September 13, 2018
Have you ever walked in to the office or a get-together with friends or family and had a person say to you with great concern, “You really look tired today!” Although you may have been feeling relatively perky preceding that moment, suddenly you actually DO feel worn out and rundown. The words we use with each other in addition to the manner in which we interpret them are powerful. So when speaking with people who have acute health concerns, it’s very important to carefully think about what to say, and possibly even more important, what NOT to say, that can help the person feel his or her best.
While we’re genuinely well meaning, there are certain sentiments which can be better left unsaid. Making a less-than-sensitive remark, according to Mindy Beth Lipson, a Phoenix psychologist, happens because, “I think people are just scared and nervous and don’t know how to respond. There might be several reasons, the first being it brings up their own mortality. Some people also just lack empathy.”
- “My cousin had a similar diagnosis and was ill for many months.” Discussing negative accounts about an individual with a similar diagnosis is a surefire way to bring the person’s spirits down. Alternatively, keep in mind each individual experiences medical conditions in various ways, and focus on the positives the individual you’re speaking with has achieved.
- “If you’d only stopped smoking (or exercised; or followed a healthier eating plan; etc.) this wouldn’t have happened.” It’s nearly impossible to determine if the result could have been different if healthier choices were made, and there’s no benefit to playing “what if.” Focus your attention on providing the assistance and compassion the individual needs now, and leave any thoughts of judgment at the door.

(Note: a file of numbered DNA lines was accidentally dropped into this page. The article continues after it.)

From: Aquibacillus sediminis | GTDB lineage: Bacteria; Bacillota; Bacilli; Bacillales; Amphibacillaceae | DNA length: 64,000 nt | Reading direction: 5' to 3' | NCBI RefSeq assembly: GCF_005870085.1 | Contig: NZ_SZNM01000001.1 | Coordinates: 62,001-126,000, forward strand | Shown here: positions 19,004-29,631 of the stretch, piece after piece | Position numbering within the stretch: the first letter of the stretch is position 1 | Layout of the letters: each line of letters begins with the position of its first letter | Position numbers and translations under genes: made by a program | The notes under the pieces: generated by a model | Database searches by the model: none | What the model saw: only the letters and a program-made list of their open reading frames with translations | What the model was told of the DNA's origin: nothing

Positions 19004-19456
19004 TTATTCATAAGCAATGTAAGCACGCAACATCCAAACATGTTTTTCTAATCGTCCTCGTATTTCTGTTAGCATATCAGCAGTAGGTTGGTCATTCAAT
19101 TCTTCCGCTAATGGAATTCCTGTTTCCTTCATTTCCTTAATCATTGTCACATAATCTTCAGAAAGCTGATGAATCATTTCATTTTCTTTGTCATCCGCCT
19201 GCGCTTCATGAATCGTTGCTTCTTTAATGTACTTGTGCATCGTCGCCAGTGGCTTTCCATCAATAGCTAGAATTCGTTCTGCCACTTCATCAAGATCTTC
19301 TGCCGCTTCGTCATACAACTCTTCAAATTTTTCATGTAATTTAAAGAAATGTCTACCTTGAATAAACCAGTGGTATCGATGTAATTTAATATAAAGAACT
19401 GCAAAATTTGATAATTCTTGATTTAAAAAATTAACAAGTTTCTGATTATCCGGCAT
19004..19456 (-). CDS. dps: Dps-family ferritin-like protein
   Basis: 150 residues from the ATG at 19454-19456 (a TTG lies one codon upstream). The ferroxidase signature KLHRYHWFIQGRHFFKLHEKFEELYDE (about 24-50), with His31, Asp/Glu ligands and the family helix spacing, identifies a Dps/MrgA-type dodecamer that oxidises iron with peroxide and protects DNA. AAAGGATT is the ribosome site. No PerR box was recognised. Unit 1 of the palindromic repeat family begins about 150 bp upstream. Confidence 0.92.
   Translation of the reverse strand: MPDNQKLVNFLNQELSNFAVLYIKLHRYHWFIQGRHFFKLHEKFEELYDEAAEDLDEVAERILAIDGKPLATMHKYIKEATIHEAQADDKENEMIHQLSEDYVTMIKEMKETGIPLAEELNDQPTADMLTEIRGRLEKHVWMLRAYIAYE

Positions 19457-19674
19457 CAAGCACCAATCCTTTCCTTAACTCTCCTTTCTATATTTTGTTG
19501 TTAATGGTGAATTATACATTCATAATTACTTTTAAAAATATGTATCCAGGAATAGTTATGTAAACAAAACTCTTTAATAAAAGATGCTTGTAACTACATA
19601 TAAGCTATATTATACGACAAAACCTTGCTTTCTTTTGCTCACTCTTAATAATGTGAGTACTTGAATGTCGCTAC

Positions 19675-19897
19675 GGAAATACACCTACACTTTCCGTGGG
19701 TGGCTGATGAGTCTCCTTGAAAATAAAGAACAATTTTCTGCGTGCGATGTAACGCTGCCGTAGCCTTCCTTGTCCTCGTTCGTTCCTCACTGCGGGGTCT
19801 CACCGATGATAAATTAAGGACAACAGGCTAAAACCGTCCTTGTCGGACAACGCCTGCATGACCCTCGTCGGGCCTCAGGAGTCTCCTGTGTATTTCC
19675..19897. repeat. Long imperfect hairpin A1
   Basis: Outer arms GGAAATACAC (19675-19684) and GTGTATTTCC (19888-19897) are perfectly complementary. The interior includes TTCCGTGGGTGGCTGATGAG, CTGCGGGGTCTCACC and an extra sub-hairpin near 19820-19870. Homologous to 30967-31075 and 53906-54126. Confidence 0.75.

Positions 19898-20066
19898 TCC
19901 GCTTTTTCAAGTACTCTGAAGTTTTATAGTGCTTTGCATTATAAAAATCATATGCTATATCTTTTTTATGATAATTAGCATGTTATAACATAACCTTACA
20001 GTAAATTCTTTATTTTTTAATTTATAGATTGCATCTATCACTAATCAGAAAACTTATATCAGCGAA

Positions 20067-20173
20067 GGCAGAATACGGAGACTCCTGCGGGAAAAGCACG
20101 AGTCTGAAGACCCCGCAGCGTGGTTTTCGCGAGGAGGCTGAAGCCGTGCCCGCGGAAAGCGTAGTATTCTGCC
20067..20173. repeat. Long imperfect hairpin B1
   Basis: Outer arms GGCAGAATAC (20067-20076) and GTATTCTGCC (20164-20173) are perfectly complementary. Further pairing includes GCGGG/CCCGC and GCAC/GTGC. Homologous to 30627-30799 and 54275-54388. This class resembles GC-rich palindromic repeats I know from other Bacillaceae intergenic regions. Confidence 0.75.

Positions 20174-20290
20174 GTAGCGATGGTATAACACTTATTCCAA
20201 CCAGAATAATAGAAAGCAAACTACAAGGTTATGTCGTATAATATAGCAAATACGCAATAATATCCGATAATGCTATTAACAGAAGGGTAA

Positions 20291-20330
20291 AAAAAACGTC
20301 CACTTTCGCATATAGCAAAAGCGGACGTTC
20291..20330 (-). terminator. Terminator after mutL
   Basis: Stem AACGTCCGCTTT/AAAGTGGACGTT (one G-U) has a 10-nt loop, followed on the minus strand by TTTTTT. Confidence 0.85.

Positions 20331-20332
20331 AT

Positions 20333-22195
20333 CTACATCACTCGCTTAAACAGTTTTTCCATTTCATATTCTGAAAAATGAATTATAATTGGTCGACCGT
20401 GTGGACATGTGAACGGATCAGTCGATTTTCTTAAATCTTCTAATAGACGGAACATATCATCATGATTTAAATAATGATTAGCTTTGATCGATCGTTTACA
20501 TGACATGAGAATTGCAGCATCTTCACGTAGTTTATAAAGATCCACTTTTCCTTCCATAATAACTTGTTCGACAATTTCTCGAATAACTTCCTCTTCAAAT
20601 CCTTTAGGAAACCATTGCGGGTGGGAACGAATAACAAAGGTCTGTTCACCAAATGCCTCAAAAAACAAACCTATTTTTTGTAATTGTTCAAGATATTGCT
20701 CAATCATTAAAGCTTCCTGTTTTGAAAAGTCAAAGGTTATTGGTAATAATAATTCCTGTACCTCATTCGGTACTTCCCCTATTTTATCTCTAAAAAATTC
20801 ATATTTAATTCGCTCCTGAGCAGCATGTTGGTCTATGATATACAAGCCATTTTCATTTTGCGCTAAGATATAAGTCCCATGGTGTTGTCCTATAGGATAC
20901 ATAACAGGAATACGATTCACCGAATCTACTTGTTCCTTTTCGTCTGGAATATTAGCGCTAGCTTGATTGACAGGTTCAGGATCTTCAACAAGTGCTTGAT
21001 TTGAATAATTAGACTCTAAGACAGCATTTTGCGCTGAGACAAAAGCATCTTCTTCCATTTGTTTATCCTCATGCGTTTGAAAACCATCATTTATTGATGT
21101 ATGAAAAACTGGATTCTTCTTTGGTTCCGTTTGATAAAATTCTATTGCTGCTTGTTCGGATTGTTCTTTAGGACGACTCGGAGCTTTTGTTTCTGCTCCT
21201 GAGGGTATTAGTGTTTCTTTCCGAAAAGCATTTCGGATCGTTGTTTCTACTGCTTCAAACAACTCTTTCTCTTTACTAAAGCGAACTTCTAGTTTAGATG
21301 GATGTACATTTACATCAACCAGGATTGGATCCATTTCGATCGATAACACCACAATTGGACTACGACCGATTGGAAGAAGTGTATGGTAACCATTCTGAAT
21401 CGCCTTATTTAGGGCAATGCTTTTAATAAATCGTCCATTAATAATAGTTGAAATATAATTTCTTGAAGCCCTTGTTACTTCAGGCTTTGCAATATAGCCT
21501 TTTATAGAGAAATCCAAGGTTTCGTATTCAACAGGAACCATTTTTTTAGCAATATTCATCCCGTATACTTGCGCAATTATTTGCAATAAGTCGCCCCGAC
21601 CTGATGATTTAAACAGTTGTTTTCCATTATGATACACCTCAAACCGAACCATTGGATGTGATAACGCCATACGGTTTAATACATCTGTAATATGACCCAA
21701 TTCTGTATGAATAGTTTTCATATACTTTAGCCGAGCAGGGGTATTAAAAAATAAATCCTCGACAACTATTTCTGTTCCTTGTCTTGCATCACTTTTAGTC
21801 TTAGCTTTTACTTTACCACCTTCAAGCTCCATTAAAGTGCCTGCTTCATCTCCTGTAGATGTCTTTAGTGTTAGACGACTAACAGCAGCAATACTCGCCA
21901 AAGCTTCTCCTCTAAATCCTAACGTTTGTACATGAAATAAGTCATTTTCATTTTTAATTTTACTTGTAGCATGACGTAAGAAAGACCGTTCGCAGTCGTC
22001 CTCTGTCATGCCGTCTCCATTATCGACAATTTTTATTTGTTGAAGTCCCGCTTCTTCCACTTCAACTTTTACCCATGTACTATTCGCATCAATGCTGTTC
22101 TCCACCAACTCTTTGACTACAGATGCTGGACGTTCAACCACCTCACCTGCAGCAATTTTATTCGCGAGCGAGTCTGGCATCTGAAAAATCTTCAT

- “Do you recall…?” Particular to individuals who have dementia or other cognitive impairment, memory prompts like this can add to the frustration and agitation already experienced. Discussing news from days gone by as if they’re new is a superb technique to engage the individual instead.
Your best bet would be to let the person have the opportunity to communicate (or not to share with you) about his or her health concerns and emotions, hold the person’s hand if it’s welcome, provide a bright bouquet of flowers or any other small gift or treat, and offer your affectionate, loving presence and encouragement.
To get more care tips, and for hands-on assistance with experienced care in the comfort of home, reach out to Continuum. We provide professional home health St. Louis, MO families depend on to bring comfort through companionship, assistance with meals and housework, transportation to medical appointments and procedures, running errands, and more. Call us at (314) 863-9912 or contact us online to let us find out how we are able to help.